Its distinctive façade is composed of two layers: the inner thermally seals the building envelope, and the outer is a reticulated metal structure with varied panels. The façade’s diamond-shaped grid is comprised of seven different panels that allow for varying degrees of opening from 9%-60%. This provides for the controlled regulation of sunlight in fine increments, to accommodate the needs of the interior program. The exhibition spaces are therefore, characterized by a predominantly closed façade with minimal openings, and the offices with maximum levels of natural daylight...


Via Lauren Moss
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Pittsburgh's "breathing" building by Gensler aims to be the world's greenest skyscraper

Pittsburgh's "breathing" building by Gensler aims to be the world's greenest skyscraper | PROYECTO ESPACIOS | Scoop.it

The PNC Financial Services Group hopes to exceed LEED Platinum requirements while promoting a healthy workplace with a recent development – the Tower at PNC Plaza. Located in downtown Pittsburgh, the building will be 800,00 sq.ft (74,322 sq.mt) with a construction budget of approximately US $240 million.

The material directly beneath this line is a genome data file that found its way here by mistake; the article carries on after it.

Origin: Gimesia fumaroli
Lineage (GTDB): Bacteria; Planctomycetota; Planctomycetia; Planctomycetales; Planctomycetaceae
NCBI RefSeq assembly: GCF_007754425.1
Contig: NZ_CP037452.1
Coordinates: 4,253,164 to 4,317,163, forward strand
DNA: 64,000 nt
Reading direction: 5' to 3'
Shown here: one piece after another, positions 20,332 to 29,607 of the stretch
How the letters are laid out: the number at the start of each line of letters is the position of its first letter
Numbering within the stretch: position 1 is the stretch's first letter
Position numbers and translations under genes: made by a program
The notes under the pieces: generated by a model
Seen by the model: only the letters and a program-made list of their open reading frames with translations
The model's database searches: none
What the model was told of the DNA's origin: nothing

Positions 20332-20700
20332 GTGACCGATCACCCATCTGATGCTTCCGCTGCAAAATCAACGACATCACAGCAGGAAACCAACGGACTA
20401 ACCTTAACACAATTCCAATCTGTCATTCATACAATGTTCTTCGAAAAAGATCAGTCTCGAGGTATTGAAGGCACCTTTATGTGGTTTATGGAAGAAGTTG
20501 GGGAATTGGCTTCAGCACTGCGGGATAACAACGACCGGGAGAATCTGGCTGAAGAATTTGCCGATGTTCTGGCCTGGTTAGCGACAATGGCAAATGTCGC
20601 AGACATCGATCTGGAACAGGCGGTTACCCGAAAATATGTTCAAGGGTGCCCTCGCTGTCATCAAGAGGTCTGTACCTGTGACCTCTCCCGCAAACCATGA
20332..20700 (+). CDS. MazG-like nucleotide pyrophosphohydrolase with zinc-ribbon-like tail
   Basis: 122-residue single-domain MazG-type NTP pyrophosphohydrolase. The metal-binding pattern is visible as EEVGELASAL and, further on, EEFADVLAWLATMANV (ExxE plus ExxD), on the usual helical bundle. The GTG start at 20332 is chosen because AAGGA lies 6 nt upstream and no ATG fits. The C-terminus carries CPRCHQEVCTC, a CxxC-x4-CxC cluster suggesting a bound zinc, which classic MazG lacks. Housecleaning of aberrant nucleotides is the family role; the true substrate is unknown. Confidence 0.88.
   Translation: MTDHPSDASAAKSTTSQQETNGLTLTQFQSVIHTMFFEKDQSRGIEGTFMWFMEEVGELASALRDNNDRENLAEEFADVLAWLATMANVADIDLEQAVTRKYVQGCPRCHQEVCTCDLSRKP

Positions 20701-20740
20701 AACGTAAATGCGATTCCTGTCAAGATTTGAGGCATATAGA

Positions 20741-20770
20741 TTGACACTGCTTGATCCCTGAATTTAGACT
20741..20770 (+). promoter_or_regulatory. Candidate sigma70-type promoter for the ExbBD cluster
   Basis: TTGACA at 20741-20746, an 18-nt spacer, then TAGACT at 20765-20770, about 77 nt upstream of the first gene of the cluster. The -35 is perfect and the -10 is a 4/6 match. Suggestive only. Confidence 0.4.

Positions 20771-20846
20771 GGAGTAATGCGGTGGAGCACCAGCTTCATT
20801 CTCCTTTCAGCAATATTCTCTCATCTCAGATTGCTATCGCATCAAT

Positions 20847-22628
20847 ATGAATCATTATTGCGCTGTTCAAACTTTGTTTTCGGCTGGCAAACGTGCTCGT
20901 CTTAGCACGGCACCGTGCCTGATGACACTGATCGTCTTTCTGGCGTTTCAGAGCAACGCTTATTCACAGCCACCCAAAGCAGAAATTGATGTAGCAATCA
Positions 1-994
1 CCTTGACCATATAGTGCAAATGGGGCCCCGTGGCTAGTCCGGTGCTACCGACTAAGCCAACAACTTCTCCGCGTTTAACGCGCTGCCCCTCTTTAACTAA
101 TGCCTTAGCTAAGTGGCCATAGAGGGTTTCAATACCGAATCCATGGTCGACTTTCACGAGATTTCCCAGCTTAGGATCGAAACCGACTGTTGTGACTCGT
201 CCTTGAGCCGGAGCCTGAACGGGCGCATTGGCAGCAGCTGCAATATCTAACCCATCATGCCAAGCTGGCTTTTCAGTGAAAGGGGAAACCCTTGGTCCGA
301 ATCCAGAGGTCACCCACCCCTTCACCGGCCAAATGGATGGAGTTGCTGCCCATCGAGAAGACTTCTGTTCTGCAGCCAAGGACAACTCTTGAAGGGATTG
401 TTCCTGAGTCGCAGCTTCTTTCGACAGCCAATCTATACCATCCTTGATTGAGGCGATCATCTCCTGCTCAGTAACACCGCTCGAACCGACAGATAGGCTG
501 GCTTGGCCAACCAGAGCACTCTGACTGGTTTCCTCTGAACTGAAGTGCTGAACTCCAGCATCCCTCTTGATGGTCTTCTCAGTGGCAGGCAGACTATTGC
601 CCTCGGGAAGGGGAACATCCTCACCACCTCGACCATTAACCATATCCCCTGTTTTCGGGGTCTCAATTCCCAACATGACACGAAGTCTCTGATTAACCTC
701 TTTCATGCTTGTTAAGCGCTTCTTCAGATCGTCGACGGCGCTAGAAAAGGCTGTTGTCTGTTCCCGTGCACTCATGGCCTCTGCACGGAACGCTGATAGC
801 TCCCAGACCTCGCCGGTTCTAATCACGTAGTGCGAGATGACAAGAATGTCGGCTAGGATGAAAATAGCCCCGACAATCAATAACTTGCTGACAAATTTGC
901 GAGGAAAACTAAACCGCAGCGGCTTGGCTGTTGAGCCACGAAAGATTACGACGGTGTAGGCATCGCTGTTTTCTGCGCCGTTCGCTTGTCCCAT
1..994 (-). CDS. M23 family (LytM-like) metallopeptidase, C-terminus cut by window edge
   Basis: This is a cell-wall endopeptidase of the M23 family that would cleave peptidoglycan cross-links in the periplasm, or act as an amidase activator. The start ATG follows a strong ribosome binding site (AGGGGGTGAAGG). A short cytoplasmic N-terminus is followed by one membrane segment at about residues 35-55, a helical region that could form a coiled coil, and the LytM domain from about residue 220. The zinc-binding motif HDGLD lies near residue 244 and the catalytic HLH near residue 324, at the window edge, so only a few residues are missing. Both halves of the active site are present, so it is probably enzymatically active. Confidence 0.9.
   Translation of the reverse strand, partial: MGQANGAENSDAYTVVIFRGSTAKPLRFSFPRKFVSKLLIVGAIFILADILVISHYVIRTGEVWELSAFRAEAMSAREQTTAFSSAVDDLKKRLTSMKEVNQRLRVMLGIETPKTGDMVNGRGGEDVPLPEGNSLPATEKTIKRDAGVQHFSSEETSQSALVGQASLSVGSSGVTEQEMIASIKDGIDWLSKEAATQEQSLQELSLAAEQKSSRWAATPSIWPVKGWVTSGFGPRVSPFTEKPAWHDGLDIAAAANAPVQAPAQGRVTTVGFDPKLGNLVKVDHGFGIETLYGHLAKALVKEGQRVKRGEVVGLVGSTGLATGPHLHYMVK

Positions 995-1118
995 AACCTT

The "breathing" design created by architecture firm Gensler moves away from the traditional closed air-conditioned environment and has the lofty aim of becoming the greenest skyscraper in the world.


Employees in the 33 floor glass tower will access daylight and fresh air. The PNC Tower design recognizes that the Pittsburgh climate can provide increased levels of natural light onto the floorspace along with improved regulation of temperatures for much of the year without using traditional, energy-intensive HVAC systems. The Tower hopes to achieve this with a double-skin facade of two panes of glass separated by an enclosed cavity, allowing external air inside. The facade features operable doors and windows that admit fresh air into the building during optimal conditions, while a solar chimney is another passive system- it pulls air in through the open windows, the air then travels across the floors, is heated and exhaled through the roof shaft.